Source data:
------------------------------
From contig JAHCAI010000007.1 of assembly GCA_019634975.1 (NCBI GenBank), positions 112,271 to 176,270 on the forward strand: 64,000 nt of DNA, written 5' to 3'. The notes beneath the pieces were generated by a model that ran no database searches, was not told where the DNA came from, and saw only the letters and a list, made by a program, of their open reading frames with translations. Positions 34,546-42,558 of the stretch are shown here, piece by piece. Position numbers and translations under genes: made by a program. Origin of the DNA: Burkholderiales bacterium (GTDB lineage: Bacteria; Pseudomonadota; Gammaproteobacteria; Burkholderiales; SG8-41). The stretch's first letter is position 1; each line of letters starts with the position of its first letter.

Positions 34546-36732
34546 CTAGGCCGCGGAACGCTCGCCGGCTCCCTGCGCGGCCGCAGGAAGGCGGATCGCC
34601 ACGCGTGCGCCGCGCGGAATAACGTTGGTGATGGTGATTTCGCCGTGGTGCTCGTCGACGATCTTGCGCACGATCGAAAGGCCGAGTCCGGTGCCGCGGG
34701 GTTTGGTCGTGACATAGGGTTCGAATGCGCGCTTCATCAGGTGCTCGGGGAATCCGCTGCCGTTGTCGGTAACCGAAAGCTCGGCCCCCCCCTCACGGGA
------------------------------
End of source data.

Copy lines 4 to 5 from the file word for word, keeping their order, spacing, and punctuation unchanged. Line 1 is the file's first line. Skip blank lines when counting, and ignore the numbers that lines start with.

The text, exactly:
34601 ACGCGTGCGCCGCGCGGAATAACGTTGGTGATGGTGATTTCGCCGTGGTGCTCGTCGACGATCTTGCGCACGATCGAAAGGCCGAGTCCGGTGCCGCGGG
34701 GTTTGGTCGTGACATAGGGTTCGAATGCGCGCTTCATCAGGTGCTCGGGGAATCCGCTGCCGTTGTCGGTAACCGAAAGCTCGGCCCCCCCCTCACGGGA